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Acta sci. vet. (Impr.) ; 50(supl.1): 776, 2022. ilus
Artigo em Português | VETINDEX | ID: biblio-1369882


Background: Mediastinal lymphoma occurs at a high incidence in cats positive for feline leukemia virus (FeLV). It is a malignant lymphocytic neoplasm that may trigger clinical signs such as dyspnea, apathy, regurgitation, and weight loss. The objective of this work is to report a case of mediastinal lymphoma associated with FeLV in a cat, and describe the clinical, pathological, diagnostic, and therapeutic aspects that can help the diagnosis and treatment of this disease. Case: A 3-year-old male neutered cat weighing 4.6 kg, positive for FeLV, and with a history of dyspnea and hyporexia was referred to a private veterinary clinic in the city of Caxias do Sul, RS, Brazil. The only alteration found at the clinical examination was a muffled sound during lung auscultation. Radiographs of the thorax revealed the presence of pleural effusion; after drainage of the fluid, a mass located in the mediastinal area became radiographically observable. An analysis of the effusion fluid showed high cellularity characterized by a markedly pleomorphic population of individual round cells consistent with lymphocytes. Small lymphocytes with a high nucleus:cytoplasm ratio, round nucleus, condensed chromatin, and inconspicuous nucleoli were observed, along with medium and large lymphocytes. The medium and large lymphocytes were characterized by a variably increased nucleus:cytoplasm ratio and a scant to moderate cytoplasm exhibiting moderate to intense basophilia and, occasionally, vacuoles. The nuclei were round, idented, or irregular; most of them were located eccentrically and contained coarse to finely granular chromatin. Nucleoli varied from single to multiple, round to angular, and central to peripheral and prominent. Macronucleoli and marked anisonucleosis were also observed, as well as binucleated cells and rare multinucleated cells. The conclusion was that it was a case of neoplastic effusion caused by a lymphoma. After an appointment with an oncologist, a chemotherapy protocol was established. The treatment of choice was CHOP, a combination of cyclophosphamide (20 mg/kg orally), doxorubicin (1 mg/kg intravenously), vincristine (0.5 mg/m2 intravenously), and prednisolone with a regressive dose starting at 2 mg/kg. The patient underwent 4 rounds of chemotherapy, and received a maintenance treatment thereafter. The patient's condition remained stable for 390 days without relevant clinical or hematological alterations. Discussion: The diagnosis of mediastinal lymphoma was established by associating clinical finings, laboratory exams, and radiographic findings. Exams of utmost importance to reach this diagnosis were the thoracic radiography, which revealed the presence of a mass in the thorax, and the cytopathological analysis of the effusion fluid, as round cell neoplasms are easily dissociated. Young cats are the group most affected by FeLV, and mediastinal lymphoma is considered the most prevalent type of lymphoma in this species. The most common clinical sign is dyspnea; however, other signs such as apathy, weight loss, regurgitation (due to pressure on the esophagus), and Horner's syndrome (owing to pressure on the thoracic sympathetic innervation) may also occur. This disease is treated with chemotherapy, with CHOP frequently used as the chemotherapeutic protocol. The good therapeutic response for a longer time than the average estimated by studies on the prognostic of this disease indicates that a correct diagnosis along with an assertive approach and the cooperation of the tutor are essential in cases of mediastinal lymphoma.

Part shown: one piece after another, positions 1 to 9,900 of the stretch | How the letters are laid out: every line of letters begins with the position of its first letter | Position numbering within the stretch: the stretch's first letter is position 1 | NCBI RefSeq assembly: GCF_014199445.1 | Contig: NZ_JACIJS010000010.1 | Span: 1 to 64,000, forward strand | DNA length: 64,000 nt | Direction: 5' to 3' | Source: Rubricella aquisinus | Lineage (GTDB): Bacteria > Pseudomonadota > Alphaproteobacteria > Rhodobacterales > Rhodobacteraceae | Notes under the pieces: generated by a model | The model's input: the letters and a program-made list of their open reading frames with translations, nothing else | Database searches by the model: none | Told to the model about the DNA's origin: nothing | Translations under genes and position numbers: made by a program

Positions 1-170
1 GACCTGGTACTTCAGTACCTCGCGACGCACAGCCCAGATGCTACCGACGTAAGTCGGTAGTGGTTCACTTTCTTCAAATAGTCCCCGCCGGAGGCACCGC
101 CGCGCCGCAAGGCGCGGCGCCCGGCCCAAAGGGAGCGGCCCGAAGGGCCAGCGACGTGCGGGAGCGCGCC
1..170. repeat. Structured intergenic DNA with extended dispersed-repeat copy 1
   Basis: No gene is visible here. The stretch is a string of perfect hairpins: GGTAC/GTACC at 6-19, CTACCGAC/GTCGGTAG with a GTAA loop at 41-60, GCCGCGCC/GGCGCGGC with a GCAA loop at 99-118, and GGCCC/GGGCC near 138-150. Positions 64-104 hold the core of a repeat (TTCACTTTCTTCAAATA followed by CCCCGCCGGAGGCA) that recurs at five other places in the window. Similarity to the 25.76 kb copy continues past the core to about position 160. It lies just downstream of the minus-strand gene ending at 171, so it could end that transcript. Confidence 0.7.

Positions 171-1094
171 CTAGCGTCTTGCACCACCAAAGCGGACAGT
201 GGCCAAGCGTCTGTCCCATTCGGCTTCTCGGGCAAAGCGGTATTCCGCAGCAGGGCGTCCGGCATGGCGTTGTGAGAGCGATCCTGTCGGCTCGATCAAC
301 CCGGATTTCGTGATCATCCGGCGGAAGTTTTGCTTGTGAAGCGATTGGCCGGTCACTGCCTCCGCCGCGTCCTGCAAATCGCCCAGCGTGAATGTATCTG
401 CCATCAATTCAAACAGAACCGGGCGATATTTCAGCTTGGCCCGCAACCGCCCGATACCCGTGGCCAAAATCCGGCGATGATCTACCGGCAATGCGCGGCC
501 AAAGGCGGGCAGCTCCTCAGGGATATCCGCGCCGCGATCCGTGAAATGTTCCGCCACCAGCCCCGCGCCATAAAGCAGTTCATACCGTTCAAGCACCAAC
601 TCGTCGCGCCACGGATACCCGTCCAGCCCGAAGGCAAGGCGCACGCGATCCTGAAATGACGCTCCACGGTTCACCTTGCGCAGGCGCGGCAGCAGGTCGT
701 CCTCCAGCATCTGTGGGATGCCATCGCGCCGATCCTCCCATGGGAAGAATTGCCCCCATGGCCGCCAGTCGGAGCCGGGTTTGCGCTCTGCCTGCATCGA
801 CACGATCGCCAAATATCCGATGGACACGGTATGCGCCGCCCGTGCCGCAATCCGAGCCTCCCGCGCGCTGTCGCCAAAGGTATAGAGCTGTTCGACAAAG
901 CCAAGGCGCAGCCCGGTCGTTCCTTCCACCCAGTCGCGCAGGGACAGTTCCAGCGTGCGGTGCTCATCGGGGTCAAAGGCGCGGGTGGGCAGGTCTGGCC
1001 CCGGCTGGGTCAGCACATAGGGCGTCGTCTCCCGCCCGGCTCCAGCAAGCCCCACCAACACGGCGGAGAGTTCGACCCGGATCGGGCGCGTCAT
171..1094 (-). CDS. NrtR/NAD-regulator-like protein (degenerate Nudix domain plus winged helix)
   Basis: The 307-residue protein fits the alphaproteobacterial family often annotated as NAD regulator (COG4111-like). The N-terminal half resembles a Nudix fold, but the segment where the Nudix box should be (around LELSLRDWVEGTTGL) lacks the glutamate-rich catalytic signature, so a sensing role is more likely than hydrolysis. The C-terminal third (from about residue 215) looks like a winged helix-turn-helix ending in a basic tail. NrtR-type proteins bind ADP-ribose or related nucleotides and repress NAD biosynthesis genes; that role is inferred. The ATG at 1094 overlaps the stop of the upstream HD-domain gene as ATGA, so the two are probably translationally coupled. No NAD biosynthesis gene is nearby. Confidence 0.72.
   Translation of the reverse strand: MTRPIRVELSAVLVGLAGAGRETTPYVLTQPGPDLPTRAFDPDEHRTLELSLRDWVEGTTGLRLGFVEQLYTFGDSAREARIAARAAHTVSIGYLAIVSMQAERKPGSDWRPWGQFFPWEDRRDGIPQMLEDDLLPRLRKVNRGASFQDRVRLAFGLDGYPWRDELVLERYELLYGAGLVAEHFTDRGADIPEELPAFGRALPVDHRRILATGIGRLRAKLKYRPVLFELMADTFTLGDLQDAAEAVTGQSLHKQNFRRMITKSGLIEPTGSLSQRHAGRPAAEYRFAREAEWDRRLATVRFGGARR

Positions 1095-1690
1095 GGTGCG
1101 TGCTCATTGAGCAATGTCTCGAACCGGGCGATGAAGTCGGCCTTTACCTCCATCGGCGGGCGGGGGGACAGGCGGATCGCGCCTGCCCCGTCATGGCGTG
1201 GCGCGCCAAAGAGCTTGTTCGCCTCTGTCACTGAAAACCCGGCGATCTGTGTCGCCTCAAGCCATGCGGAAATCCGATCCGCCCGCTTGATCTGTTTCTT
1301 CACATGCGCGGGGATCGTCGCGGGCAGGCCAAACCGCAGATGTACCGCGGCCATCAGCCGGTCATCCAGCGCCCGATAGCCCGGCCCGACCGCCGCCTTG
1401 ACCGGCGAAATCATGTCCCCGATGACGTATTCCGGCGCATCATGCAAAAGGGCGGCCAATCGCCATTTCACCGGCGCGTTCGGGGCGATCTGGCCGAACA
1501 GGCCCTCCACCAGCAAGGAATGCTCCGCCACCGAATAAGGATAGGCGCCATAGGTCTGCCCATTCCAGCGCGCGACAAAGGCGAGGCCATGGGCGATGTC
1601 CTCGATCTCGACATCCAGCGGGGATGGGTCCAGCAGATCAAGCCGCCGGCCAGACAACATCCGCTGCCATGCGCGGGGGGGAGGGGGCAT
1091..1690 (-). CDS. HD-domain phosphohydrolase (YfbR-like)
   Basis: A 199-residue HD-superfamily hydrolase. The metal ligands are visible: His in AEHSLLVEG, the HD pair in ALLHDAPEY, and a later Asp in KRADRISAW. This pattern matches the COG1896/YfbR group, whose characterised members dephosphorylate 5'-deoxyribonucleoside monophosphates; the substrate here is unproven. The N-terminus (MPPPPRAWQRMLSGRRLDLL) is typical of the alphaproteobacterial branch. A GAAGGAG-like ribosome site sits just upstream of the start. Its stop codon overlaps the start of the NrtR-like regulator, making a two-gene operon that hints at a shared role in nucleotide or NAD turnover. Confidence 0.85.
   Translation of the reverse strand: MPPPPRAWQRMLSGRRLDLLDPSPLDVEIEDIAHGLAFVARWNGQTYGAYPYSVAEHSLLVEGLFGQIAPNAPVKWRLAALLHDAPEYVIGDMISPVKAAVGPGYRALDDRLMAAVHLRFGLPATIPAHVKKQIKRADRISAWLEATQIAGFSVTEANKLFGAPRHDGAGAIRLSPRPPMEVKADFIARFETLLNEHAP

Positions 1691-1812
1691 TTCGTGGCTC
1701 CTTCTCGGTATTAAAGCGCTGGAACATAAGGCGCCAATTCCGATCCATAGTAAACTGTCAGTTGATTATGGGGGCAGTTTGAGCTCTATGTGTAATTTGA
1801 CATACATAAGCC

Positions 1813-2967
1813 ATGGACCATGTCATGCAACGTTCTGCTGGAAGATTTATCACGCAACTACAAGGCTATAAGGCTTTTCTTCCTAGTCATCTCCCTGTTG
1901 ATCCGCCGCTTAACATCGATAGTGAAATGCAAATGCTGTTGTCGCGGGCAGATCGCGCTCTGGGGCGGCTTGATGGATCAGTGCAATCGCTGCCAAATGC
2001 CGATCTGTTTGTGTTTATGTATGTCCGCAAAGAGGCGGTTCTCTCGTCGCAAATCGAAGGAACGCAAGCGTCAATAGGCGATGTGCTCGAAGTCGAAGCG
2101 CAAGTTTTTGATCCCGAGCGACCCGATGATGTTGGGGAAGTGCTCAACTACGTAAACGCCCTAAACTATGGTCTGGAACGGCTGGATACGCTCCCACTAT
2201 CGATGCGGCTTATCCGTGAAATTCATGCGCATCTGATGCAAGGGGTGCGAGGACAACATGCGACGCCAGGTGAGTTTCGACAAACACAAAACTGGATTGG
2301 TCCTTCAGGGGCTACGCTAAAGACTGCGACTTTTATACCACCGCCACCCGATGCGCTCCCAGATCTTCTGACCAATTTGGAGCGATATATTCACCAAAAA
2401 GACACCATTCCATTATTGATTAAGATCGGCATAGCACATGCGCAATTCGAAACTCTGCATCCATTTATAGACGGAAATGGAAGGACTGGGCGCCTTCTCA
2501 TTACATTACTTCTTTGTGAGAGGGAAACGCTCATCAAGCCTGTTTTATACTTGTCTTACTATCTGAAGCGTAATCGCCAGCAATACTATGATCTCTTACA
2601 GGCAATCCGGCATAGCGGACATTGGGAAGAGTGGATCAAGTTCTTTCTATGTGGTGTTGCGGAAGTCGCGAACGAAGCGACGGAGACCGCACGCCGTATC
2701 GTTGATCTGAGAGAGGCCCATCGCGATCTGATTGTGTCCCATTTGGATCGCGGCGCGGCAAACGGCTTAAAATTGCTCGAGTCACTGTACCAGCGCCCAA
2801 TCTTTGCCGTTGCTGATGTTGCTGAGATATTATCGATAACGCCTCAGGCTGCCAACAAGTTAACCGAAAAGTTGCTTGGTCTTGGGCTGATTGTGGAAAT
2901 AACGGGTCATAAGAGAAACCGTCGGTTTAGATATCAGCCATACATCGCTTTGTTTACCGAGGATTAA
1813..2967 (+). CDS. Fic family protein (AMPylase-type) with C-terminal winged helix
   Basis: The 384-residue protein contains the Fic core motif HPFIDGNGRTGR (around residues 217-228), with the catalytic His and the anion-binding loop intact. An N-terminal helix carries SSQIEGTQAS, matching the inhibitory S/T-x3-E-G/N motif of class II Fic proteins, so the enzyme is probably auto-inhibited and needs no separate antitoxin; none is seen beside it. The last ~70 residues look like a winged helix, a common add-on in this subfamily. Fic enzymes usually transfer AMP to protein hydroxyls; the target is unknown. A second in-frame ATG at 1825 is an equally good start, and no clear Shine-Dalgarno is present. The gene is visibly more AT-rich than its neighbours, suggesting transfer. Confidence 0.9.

Animais , Masculino , Gatos , Vincristina/uso terapêutico , Prednisolona/uso terapêutico , Doxorrubicina/uso terapêutico , Ciclofosfamida/uso terapêutico , Linfoma/veterinária , Neoplasias do Mediastino/veterinária , Vírus da Leucemia Felina , Quimioterapia Combinada/veterinária